The Methanex Corp. nondiscounted US reference price for May remains at 75c. per gallon. However, spot pricing has risen to the 77c. per gallon range thanks to a tightening supply situa-tion and rumors of additional operating difficulties.
May contract prices appear poised to increase 1.5c., which would bring contracts to 30c. per pound.
Paraxylene has settled its May contract price at 34.75c. per pound, a 1.25c. increase versus April. Spot pricing is 31 to 31.5c. per pound.
Contracts rolled over in April at 30.75c. per pound for chemical-grade material and 32.25c. for polymer grade. For May contracts, at least one producer is seeking an increase of 0.5c. per pound while buyers are trying to get prices reduced.
Styrene is under pressure as producers have announced price increases for May of 2 to 4c. per pound. Analysts speculate that prices may actually increases by half a cent to a penny. Spot pricing is in the upper 30s (c. per pound) to lower 40s. Contract pricing is in a range of 55.75 to 61c. per pound.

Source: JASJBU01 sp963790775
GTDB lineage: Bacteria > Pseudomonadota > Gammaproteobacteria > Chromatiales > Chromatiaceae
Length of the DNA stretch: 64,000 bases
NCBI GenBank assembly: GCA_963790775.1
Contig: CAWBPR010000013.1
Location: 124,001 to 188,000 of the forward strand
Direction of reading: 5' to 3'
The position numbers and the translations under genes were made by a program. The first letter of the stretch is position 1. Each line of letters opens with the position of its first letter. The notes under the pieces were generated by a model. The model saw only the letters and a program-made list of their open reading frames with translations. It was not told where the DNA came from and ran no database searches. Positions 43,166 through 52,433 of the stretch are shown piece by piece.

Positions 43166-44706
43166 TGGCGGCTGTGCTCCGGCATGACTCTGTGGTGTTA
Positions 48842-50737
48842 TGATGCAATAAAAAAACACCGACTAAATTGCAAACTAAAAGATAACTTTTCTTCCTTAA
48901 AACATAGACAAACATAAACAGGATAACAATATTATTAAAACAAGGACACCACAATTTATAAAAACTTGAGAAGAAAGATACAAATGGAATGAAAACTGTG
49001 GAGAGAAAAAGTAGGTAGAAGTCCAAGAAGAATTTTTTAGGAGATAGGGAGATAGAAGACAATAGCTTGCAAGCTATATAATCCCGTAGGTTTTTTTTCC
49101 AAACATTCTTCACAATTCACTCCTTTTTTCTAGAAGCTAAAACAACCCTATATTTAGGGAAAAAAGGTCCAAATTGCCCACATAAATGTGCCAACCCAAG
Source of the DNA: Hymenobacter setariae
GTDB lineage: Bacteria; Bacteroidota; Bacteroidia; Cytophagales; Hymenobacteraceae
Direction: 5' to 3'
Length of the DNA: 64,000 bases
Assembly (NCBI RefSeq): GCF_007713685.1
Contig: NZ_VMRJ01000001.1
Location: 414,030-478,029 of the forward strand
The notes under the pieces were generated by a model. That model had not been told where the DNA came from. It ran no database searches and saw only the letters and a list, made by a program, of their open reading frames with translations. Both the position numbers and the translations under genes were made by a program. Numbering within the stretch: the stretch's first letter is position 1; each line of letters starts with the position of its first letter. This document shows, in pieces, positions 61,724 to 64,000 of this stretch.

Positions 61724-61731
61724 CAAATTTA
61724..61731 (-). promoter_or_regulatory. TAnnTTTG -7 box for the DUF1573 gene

Polystyrene continues to enjoy strong growth although the market remains under severe pressure from energy and raw material costs. Since last November, the price of benzene has risen by nearly $1 per gallon, driving all feedstocks for styrene up by more than 40 percent. Polystyrene producers responded by launching price increases of 4c. per pound for both January and February, followed by 3c. for March. All of those increases have been implemented, according to producers, and a further increase of 4c. for May is still being implemented. Benchmark pricing is roughly 55 to 58c. per pound for general-purpose polystyrene and 58 to 60c. for high-impact material.